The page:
Will Seippel | February 29, 2024

In this video, Allison Radomski of WorthPoint parses through hundreds of unique vintage mugs in a thrift store. Watch as she learns their value using the WorthPoint mobile app.

It was an ordinary evening at home when a friend called and said he was working at an estate sale for the weekend, and I had to come by for an early look. Because I couldn’t say no to a potentially unique find, I made my way over the following day.

After entering his home, I was led downstairs to the basement, where I was met with an impossible sight. Mugs, not hundreds but thousands, surrounded me as they were stacked from floor to ceiling. There were mugs of all shapes and sizes, many with their retail stickers still attached. Call me crazy, but I loaded the cups into my car and brought them home that day. My wife was less than thrilled, but I started a production line to disinfect and prepare these finds for listing.

The Love Mug Valentine Anniversary Coffee Mug I Love You Handle
Sometimes, mugs have monetary value, but mostly, they can make us smile. Either way, many favorite mugs are deemed valuable because of the personal connection between the object and its beholder. This mug is currently listed on my eBay storefront for $12.74 plus shipping and handling.
Image Source: eBay

Types of Mug Collectors

You pick up a thing or two when trying to resell several thousand mugs, such as which mugs sell and why. I can break down the people who buy my profiles into three categories: general, restaurant, and nostalgic mug collectors. While most vintage cups resell between $5 and $10, I want to show you a few higher-value categories so that you can keep an eye out for them the next time you are out picking.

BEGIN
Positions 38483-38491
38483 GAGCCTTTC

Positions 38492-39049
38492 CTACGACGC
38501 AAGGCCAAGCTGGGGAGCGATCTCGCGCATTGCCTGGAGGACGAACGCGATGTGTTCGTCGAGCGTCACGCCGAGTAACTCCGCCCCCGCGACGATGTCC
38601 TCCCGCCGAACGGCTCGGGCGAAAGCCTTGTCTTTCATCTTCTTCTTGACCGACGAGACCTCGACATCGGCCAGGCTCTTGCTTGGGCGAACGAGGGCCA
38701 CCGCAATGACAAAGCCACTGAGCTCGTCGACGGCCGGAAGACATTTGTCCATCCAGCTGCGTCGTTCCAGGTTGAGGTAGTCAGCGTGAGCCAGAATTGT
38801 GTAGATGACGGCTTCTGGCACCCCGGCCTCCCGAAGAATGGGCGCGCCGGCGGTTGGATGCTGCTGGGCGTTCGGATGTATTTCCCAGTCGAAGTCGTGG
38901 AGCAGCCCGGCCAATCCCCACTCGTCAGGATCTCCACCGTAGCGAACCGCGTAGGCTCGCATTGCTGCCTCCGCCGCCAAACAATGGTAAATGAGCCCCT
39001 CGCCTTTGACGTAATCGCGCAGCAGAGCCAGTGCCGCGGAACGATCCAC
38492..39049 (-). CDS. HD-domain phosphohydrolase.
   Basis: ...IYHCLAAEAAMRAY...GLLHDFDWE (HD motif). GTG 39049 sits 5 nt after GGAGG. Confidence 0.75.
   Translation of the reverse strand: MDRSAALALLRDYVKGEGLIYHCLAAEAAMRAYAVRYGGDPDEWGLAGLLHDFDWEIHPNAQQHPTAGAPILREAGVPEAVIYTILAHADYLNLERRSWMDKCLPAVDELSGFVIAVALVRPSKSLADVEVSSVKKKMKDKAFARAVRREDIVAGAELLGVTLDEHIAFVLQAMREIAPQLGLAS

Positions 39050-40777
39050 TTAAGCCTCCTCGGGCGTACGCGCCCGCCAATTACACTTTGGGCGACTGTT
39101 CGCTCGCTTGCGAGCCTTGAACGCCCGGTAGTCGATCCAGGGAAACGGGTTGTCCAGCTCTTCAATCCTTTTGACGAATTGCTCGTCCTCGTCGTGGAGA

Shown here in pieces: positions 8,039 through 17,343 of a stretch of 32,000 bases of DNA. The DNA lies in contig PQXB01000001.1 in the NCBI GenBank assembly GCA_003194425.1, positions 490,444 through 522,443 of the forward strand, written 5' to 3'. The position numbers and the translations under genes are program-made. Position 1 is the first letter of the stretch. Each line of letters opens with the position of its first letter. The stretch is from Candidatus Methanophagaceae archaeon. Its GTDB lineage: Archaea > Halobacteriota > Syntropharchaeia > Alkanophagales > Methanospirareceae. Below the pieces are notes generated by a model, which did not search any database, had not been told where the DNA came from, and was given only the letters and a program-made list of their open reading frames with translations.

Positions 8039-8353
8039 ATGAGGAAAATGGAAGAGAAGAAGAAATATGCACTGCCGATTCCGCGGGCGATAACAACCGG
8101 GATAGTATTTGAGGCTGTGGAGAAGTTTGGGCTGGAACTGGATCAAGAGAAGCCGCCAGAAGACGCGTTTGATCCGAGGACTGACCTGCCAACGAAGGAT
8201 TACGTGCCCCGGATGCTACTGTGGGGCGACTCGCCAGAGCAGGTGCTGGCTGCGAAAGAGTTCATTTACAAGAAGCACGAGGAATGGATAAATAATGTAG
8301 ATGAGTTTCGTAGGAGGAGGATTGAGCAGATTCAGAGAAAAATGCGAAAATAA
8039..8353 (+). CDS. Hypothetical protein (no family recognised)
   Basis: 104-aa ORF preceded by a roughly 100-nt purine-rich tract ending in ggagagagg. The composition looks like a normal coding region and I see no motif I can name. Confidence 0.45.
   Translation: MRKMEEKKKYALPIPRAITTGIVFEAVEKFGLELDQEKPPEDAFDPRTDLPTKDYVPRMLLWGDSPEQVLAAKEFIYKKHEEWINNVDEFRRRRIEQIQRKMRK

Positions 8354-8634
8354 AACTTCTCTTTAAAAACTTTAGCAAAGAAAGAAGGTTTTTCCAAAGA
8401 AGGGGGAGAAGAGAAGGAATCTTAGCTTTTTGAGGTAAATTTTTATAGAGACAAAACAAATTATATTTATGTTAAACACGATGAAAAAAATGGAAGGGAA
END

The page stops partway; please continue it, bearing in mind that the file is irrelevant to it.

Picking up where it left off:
General Mug Collectors

The general mug collectors and I have much in common—we buy things because we like them. I sell a lot of humorous mugs to this group simply because I have something another person likes. While this doesn’t necessarily affect the mugs’ monetary value, it still lands money in my pockets. You might be sitting on a pretty penny if it is a popular character from a well-known classic brand like the Tasmanian Devil from Looney Tunes or Snoopy from Peanuts. I wasn’t fortunate enough to land a collectible mug from those collections, but they can sell for close to $200.

Restaurant Mug Collectors

A big niche of people is interested in filling their homes with mugs from their favorite chain restaurants or classic past restaurants. For example, faces from Priddy’s Grill and Big Boy can do well on the market. Additionally, many places like Dairy Queen issued them in series, and there might be four to eight mugs within a series.

Another brand that appeals to this group is Starbucks. When purchasing these, it can help to be cautious because some are only worth $5–10; however, discontinued or rare cups will likely sell at a higher price point. We can see the apparent price difference when comparing this Starbucks Banff 2012 Collection Series mug with the more commonly found Starbucks Banff 2012 mug. Use tools like the WorthPoint Price Guide to see what your particular item or series has sold for.

Nostalgic Mug Collectors

Finally, I might sell something just because I happen to have something they connect with. People tend to overvalue something when it has a personal connection. Things sell when there’s a connection or a story.

Happy Hunting!

You might wonder how the guy before me acquired thousands of mugs. Interestingly enough, the man who owned the estate was known for holding a grudge. There had been some tension between him and his children, and this was his way of having the last word. You know what they say, “one man’s feud is another man’s treasure.”

We can’t all be lucky enough to have thousands of mugs fall into our lap. If you want to resell vintage mugs, check out your local thrift stores and garage sales to see what’s lying around. Be sure to watch for those defining categories I mentioned earlier, but also be on the lookout for mugs made by Anchor Hocking’s Fire-King. That is a story for another time.

Will Seippel is the CEO and founder of WorthPoint, the world’s largest provider of information about art, antiques, and collectibles. Individuals and organizations use WorthPoint, an Inc. 500 Company, to seek credible valuations on everything from cameras to coins. WorthPoint counts the Salvation Army, Habitat for Humanity, and the IRS among its clients.